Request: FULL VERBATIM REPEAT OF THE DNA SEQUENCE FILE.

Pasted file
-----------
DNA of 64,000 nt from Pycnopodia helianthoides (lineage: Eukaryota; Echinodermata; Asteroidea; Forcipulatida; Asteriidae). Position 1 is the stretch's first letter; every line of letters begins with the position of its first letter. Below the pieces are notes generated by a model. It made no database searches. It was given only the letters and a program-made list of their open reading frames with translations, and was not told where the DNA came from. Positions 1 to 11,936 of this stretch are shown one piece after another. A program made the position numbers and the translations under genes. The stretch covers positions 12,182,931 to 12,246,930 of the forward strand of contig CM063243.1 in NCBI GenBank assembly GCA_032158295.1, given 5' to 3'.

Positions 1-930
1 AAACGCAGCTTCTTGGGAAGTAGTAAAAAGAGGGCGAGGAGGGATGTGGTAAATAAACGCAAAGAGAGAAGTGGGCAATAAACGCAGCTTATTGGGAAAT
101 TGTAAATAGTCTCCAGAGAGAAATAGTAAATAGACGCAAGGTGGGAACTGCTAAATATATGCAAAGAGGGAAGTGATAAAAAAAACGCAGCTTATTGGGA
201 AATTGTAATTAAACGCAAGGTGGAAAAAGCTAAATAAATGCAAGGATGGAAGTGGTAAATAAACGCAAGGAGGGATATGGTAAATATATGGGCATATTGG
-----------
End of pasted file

DNA of 64,000 nt from Pycnopodia helianthoides (lineage: Eukaryota; Echinodermata; Asteroidea; Forcipulatida; Asteriidae). Position 1 is the stretch's first letter; every line of letters begins with the position of its first letter. Below the pieces are notes generated by a model. It made no database searches. It was given only the letters and a program-made list of their open reading frames with translations, and was not told where the DNA came from. Positions 1 to 11,936 of this stretch are shown one piece after another. A program made the position numbers and the translations under genes. The stretch covers positions 12,182,931 to 12,246,930 of the forward strand of contig CM063243.1 in NCBI GenBank assembly GCA_032158295.1, given 5' to 3'.

Positions 1-930
1 AAACGCAGCTTCTTGGGAAGTAGTAAAAAGAGGGCGAGGAGGGATGTGGTAAATAAACGCAAAGAGAGAAGTGGGCAATAAACGCAGCTTATTGGGAAAT
101 TGTAAATAGTCTCCAGAGAGAAATAGTAAATAGACGCAAGGTGGGAACTGCTAAATATATGCAAAGAGGGAAGTGATAAAAAAAACGCAGCTTATTGGGA
201 AATTGTAATTAAACGCAAGGTGGAAAAAGCTAAATAAATGCAAGGATGGAAGTGGTAAATAAACGCAAGGAGGGATATGGTAAATATATGGGCATATTGG